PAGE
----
“The life-cycle analysis report indicates that GHG emission factors for natural gas production in the United States may be as much as five times higher than those for Canada,” the agency states. It adds that recent research has suggested it may even be as much as eight times higher.

One of the reasons cited for the lower emissions profile is the tighter regulations for drilling and natural gas processing in B.C.

“British Columbia has adopted comprehensive drilling and production regulations that are intended to reduce methane emissions,” the agency states. It adds that new federal regulations are forthcoming as well.

A new lng plant in WA to fuel marine and land transport.

https://www.pipelinenewsnorth.ca/new-lng-plant-in-washington-must-use-b-...

Pondering

Martin N. wrote:

Pondering wrote:

Just pointing out many of us would have been willing for that 4.5 billion to go to building a refinery in Alberta so you wouldn't need more pipelines and it wouldn't be discounted.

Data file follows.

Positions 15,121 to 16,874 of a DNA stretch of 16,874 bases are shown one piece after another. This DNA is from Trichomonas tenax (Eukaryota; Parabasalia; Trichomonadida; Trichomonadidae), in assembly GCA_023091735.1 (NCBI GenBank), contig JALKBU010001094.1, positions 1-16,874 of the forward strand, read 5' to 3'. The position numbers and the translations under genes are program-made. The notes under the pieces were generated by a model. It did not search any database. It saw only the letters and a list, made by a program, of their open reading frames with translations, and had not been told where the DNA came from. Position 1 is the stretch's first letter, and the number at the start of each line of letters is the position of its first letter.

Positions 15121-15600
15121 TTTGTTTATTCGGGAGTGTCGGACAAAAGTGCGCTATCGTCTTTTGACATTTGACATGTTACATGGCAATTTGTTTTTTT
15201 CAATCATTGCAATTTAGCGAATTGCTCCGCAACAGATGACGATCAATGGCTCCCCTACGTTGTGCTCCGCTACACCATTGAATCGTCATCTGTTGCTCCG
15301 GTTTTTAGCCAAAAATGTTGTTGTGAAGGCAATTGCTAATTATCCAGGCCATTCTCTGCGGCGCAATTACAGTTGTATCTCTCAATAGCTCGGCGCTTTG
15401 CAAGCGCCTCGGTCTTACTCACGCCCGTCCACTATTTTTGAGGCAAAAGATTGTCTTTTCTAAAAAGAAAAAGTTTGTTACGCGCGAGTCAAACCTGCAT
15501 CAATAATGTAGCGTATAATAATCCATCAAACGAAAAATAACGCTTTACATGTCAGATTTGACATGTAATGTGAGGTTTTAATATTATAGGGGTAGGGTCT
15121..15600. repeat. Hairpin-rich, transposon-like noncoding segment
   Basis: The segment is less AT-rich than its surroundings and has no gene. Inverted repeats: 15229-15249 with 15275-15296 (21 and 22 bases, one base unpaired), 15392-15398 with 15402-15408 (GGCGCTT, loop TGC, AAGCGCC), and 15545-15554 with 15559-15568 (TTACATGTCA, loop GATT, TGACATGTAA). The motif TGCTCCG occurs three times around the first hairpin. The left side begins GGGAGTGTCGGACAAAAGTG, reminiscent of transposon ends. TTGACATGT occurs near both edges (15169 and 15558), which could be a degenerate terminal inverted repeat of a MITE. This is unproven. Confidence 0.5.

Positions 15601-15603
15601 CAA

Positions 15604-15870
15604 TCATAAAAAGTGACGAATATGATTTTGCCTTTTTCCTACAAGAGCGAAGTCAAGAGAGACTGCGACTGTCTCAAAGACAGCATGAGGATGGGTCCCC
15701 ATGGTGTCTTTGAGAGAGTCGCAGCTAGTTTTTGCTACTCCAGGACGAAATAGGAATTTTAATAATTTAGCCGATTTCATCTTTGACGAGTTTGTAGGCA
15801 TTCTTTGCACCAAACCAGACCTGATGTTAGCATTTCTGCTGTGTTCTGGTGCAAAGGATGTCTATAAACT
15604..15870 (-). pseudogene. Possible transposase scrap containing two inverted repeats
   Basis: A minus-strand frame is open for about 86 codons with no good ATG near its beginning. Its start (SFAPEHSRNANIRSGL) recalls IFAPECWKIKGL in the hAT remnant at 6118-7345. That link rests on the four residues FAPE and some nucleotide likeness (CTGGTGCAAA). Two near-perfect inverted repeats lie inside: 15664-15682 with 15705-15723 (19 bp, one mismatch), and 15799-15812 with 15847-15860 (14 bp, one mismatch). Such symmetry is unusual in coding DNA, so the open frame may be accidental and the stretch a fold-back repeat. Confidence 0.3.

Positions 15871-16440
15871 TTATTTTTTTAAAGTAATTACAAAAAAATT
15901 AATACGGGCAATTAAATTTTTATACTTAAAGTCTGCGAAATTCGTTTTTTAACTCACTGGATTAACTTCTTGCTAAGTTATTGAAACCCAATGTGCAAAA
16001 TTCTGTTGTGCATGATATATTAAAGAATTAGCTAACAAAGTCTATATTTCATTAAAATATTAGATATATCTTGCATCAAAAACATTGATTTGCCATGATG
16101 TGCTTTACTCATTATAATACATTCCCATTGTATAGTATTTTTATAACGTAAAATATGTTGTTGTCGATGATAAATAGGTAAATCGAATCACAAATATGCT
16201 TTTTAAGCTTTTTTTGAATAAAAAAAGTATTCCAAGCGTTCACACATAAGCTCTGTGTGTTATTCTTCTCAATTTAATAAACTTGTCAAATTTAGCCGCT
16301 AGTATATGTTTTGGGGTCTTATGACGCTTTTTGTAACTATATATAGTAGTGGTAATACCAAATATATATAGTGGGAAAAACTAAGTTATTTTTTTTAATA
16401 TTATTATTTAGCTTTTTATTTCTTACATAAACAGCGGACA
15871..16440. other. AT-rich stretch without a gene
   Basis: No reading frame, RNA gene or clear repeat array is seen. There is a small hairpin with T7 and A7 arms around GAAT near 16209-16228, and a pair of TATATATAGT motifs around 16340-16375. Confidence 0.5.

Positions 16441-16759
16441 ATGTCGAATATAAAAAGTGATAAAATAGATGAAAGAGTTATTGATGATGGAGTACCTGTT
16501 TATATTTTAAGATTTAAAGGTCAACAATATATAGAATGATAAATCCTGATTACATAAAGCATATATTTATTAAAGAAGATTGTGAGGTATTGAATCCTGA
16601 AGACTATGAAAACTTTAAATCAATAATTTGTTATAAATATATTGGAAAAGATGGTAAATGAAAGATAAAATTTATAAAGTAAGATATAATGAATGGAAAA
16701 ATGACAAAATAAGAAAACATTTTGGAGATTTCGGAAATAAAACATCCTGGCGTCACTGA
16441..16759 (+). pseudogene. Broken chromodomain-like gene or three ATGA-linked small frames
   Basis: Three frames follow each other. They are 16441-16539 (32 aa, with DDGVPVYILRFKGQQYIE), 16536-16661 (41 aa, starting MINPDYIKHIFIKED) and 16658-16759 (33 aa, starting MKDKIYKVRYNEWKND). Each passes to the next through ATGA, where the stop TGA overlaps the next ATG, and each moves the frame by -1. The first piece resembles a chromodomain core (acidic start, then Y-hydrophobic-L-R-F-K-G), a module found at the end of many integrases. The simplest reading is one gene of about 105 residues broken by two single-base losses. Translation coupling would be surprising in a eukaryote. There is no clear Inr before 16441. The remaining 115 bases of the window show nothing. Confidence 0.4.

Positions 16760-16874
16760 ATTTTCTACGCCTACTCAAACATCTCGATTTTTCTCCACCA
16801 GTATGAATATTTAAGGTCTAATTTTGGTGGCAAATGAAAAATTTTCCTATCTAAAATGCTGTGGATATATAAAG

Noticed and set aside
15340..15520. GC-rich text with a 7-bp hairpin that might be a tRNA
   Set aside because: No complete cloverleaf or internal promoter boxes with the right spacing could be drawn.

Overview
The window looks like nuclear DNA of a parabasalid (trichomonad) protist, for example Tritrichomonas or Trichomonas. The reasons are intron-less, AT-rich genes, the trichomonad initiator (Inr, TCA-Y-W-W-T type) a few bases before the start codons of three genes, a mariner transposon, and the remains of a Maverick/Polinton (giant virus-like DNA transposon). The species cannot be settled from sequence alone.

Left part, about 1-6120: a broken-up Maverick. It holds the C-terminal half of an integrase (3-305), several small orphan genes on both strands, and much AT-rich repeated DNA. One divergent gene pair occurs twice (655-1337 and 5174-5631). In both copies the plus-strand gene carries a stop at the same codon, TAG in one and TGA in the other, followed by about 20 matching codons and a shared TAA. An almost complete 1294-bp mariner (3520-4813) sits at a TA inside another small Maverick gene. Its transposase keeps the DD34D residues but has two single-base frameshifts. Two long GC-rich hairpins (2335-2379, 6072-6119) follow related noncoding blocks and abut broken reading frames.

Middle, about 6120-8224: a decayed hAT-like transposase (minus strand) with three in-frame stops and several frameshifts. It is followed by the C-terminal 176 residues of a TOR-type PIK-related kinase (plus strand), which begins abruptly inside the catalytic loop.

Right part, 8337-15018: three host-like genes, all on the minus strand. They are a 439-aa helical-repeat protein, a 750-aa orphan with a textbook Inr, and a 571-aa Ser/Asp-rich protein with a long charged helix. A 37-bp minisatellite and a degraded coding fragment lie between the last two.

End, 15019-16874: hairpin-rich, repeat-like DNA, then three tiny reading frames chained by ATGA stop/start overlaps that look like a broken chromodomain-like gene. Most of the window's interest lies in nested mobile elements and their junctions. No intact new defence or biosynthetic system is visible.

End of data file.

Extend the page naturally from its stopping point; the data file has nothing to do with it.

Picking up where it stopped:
You might want to think that through again.

Because?

NDPP

Spy Service Says Federal Pipeline Purchase Seen as 'Betrayal' By Many Opponents

https://www.cbc.ca/news/canada/edmonton/canada-spy-pipeline-trans-mounta...

"Pipeline opposition seen as 'growing intelligence issue'..."

epaulo13 epaulo13's picture

Energy board to hear traditional Indigenous evidence in Trans Mountain review

The National Energy Board will hear oral traditional evidence from Indigenous groups in the coming weeks as part of its new review of the Trans Mountain pipeline expansion.

The Federal Court of Appeal struck down the federal government's approval of the project in August, citing inadequate Indigenous consultation and the energy board's failure to review the project's impacts on the marine environment.